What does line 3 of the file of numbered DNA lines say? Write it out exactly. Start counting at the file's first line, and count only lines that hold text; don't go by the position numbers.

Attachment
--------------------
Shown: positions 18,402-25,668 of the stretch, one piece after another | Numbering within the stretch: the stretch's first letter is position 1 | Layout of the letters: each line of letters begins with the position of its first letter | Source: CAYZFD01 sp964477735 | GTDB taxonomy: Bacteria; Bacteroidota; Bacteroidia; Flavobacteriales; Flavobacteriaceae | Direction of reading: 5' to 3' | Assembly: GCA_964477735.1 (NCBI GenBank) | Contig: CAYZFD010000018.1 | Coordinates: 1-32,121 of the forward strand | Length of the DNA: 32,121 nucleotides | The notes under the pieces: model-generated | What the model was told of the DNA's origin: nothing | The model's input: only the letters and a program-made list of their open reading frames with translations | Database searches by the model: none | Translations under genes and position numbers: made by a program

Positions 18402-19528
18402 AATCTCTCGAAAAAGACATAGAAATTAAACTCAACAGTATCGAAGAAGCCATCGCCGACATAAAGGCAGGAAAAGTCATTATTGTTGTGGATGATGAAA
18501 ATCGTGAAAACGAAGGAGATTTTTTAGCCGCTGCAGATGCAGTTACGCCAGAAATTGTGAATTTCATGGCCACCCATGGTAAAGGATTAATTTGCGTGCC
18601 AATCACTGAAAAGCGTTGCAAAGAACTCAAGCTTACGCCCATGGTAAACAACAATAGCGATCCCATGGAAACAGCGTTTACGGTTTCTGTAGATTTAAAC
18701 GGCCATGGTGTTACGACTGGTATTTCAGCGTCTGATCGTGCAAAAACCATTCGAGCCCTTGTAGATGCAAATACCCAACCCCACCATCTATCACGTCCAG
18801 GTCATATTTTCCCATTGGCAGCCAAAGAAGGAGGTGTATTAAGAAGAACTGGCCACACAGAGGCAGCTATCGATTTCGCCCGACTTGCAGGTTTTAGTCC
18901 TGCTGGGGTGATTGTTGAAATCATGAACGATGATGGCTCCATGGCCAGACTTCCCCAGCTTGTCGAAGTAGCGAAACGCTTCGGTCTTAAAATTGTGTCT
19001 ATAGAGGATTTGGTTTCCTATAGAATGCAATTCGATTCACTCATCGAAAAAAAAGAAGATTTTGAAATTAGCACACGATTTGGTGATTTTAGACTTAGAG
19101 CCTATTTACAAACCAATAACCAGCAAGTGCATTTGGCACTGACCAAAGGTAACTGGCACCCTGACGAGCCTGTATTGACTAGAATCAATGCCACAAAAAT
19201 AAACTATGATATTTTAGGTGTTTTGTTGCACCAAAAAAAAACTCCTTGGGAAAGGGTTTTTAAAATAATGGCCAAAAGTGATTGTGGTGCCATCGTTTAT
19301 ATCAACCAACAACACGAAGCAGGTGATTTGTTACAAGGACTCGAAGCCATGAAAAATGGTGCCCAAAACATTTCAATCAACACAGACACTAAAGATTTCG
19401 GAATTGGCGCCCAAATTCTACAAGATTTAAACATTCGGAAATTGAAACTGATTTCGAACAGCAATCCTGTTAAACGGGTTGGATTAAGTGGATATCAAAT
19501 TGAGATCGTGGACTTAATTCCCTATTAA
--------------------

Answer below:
18402 AATCTCTCGAAAAAGACATAGAAATTAAACTCAACAGTATCGAAGAAGCCATCGCCGACATAAAGGCAGGAAAAGTCATTATTGTTGTGGATGATGAAA